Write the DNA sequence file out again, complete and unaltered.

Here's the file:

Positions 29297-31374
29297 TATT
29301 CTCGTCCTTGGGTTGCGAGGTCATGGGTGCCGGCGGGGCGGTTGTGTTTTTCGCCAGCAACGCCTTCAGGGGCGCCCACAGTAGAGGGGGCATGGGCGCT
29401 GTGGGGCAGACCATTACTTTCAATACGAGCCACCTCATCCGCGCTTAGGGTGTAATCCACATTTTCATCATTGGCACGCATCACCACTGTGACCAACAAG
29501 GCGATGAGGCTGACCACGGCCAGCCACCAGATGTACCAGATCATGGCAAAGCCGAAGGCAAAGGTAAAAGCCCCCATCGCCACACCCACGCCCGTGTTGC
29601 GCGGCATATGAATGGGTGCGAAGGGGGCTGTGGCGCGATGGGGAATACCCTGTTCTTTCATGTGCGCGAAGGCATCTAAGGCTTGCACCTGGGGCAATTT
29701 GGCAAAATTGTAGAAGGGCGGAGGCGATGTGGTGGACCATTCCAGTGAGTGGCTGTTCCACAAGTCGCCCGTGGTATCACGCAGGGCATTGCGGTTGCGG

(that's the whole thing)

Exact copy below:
Positions 29297-31374
29297 TATT
29301 CTCGTCCTTGGGTTGCGAGGTCATGGGTGCCGGCGGGGCGGTTGTGTTTTTCGCCAGCAACGCCTTCAGGGGCGCCCACAGTAGAGGGGGCATGGGCGCT
29401 GTGGGGCAGACCATTACTTTCAATACGAGCCACCTCATCCGCGCTTAGGGTGTAATCCACATTTTCATCATTGGCACGCATCACCACTGTGACCAACAAG
29501 GCGATGAGGCTGACCACGGCCAGCCACCAGATGTACCAGATCATGGCAAAGCCGAAGGCAAAGGTAAAAGCCCCCATCGCCACACCCACGCCCGTGTTGC
29601 GCGGCATATGAATGGGTGCGAAGGGGGCTGTGGCGCGATGGGGAATACCCTGTTCTTTCATGTGCGCGAAGGCATCTAAGGCTTGCACCTGGGGCAATTT
29701 GGCAAAATTGTAGAAGGGCGGAGGCGATGTGGTGGACCATTCCAGTGAGTGGCTGTTCCACAAGTCGCCCGTGGTATCACGCAGGGCATTGCGGTTGCGG